It was at the end of January 1982 that the Contras, with help from the CIA, approved a plan to take the war against the Sandinistas beyond the Honduran border to Nicaraguan territory.
Two bridges in north Nicaragua became targets of the first major operation against the Sandinistas, who had taken control of the Central American country after a bloody revolution supported by Cuba that toppled President Anastasio Somoza.
In an operation by Contras trained by the Argentine military and financed by the CIA, the bridges were blown up on March 14, 1982. That led to a state of emergency in Nicaragua and years later to the Iran-Contra scandal in the United States. Eventually, negotiations between the Contras and Sandinistas resulted in a period of peace and democracy in Nicaragua.
A half-dozen former Contra fighters reunited in Hialeah recently to commemorate the 30th anniversary of the launching of the CIA-financed war and to share their memories of the historic conflict in interviews with El Nuevo Herald. Two other former Contras who could not make it to the reunion told their anecdotes in separate telephone interviews.
“The Nicaraguan war of resistance was one of the last battles of the Cold War,” said Luis Moreno, known as Comandante Mike Lima, one of the top Contra leaders. Today he works as an accountant in Jacksonville. “The legacy of the war in Nicaragua, together with the wars in Afghanistan and El Salvador, contributed to the defeat of communism and put an end to the Soviet Union.”
But another former Contra, Noel Castillo, known as Comandante Trampas, expressed disappointment with the result of the war and the peace accords because Sandinista leader Daniel Ortega is once again leading Nicaragua.
“Sometimes it seems that all we did was useless,” Castillo said.
When Ronald Reagan became president, all his advisors, especially then-CIA chief Bill Casey, began to put together a strategy to push back against communism.
President Reagan’s signing of a secret CIA document on Dec. 1, 1981, opened the U.S. financing valve for the Contras through Argentine advisors who were interested in Nicaragua because the Sandinistas had granted asylum to Montonero guerrillas opposing the military regime in Buenos Aires.
“In Nicaragua, Sandinismo had become paradise to the world’s terrorists,” said Rafael Arias, known as Comandante Atila. “The Argentines, governed at the time by then-President Leopoldo Galtieri and a military junta, were looking for Montonero leader Mario Firmenich, who was then in Nicaragua. The Argentines were the first to begin helping us financially and with training.”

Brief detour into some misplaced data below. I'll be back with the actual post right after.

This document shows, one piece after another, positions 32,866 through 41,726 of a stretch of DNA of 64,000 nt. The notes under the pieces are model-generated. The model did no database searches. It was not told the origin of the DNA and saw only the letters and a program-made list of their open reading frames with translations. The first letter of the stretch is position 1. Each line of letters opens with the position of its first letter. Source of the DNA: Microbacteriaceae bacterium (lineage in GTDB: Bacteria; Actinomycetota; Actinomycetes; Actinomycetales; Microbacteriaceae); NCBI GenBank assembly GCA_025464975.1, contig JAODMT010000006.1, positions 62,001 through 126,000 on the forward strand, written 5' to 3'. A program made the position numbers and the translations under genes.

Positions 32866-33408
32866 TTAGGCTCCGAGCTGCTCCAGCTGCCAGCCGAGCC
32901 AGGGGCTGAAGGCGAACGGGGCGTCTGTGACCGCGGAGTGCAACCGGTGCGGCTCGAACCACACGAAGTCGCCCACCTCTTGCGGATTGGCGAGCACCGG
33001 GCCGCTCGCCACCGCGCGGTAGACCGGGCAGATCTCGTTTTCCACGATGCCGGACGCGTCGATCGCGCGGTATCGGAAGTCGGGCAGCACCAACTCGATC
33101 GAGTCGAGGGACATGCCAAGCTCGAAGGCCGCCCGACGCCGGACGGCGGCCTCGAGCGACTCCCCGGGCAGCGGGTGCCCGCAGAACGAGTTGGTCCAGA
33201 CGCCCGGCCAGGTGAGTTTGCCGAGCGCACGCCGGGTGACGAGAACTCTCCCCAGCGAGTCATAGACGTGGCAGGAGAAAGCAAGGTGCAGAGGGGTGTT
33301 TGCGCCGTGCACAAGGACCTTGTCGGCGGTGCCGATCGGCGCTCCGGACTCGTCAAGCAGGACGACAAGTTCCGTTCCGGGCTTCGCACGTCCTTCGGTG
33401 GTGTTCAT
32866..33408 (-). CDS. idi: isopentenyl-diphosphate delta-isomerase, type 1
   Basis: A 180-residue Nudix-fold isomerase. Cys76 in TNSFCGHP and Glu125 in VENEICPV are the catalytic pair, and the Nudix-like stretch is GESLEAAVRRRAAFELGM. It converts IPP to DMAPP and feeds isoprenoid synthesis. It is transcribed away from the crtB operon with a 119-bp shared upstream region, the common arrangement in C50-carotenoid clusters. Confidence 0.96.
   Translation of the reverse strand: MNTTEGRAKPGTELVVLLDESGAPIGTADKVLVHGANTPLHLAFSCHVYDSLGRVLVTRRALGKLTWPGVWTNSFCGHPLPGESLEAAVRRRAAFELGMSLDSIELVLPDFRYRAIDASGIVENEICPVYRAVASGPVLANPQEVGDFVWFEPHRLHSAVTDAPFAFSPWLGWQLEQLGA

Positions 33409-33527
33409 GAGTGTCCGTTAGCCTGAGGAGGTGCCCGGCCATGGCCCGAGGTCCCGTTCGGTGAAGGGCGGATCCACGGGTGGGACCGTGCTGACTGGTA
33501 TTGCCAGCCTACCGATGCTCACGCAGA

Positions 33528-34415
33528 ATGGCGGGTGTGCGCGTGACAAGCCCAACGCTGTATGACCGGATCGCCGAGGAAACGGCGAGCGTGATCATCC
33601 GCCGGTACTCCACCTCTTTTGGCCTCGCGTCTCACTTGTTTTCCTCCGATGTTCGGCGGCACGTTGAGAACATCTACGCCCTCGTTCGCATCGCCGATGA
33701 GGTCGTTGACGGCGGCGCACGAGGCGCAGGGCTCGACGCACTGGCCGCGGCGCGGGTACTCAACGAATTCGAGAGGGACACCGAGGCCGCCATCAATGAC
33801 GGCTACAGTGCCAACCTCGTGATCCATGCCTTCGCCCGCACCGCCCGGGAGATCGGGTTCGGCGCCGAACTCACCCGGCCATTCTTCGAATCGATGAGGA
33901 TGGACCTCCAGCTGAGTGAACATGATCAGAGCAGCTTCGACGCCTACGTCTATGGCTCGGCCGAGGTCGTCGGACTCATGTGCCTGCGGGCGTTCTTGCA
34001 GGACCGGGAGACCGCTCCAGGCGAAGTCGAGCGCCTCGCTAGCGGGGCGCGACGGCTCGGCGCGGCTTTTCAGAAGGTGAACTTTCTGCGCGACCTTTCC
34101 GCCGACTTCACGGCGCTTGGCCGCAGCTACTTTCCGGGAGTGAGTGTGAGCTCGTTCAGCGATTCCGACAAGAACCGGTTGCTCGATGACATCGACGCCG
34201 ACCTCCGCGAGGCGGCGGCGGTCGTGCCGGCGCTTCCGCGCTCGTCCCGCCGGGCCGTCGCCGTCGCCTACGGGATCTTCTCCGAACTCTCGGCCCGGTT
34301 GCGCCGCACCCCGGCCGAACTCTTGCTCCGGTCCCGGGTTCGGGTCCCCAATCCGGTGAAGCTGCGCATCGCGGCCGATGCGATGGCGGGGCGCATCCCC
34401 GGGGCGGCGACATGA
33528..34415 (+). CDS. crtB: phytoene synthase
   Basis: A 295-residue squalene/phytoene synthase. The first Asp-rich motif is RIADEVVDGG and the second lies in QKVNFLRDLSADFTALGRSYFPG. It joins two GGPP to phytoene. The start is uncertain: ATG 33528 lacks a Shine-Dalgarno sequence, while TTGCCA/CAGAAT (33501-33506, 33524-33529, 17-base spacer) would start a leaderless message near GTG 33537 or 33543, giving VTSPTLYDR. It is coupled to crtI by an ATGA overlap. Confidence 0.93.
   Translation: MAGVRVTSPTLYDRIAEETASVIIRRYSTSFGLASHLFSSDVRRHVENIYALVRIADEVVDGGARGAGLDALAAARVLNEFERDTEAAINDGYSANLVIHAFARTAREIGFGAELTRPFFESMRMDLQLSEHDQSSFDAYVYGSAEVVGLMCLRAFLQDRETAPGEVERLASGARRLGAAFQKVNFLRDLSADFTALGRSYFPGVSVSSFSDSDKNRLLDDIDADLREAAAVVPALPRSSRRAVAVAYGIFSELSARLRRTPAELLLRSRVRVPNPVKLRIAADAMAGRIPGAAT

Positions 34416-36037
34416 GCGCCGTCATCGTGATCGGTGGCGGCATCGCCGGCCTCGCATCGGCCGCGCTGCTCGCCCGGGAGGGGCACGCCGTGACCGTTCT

Arias is one of the founders of the September 15 Legion, the first anti-Sandinista group of resistance formed mainly by former members of the National Guard under Somoza, who fled Managua in July 1979.
“The September 15 Legion begot the Nicaraguan Democratic Force,” said Arias, referring to the group that the CIA eventually supported. During the war, Arias was part of the Jorge Salazar task force, named in honor of the Nicaraguan entrepreneur murdered by the Sandinistas in 1980. Arias now works in Miami at a company that builds and installs anti-hurricane shutters.
Another founder of the September 15 Legion is José Antonio Lombillo, who also lives in Miami.
“The first to initiate resistance were the former members of the National Guard of Nicaragua,” said Lombillo, who hosts the radio program Farándula at WRHC Cadena Azul 1550 AM in Miami.
Another former Contra fighter, Eshman Ruiz, said he joined the Contras in 1983 and took part in an operation that culminated with taking over a military barracks at San Pedro de Lóvago in the Chontales Department. When he speaks of the Sandinistas, Ruiz calls them piris, an abbreviation of the pejorative nickname piricuaco, which means rabid dog.
“There the piris had a full troop and they managed to capture some of our fighters. From a nearby hill we watched them drag their bodies overnight,” Ruiz said. “We then waited to take over the barracks, and we did.”
Ruiz now works for a bank-security company.
Perhaps one of the most prominent former Contras in Miami is Roberto Amador, former pilot of the Nicaraguan Air Force under Somoza. He also helped found the September 15 Legion after fleeing Managua piloting a DC-6 plane in July 1979.
After the Contras launched a more systematic warfare inside Nicaragua, Amador became the pilot who flew in supplies to the fighters.
On Oct. 3, 1983, the Sandinistas downed his plane with his seven-man crew. Amador was tried and sentenced to 84 years, but was released when hostilities ended. Today he is a commercial pilot in Miami.
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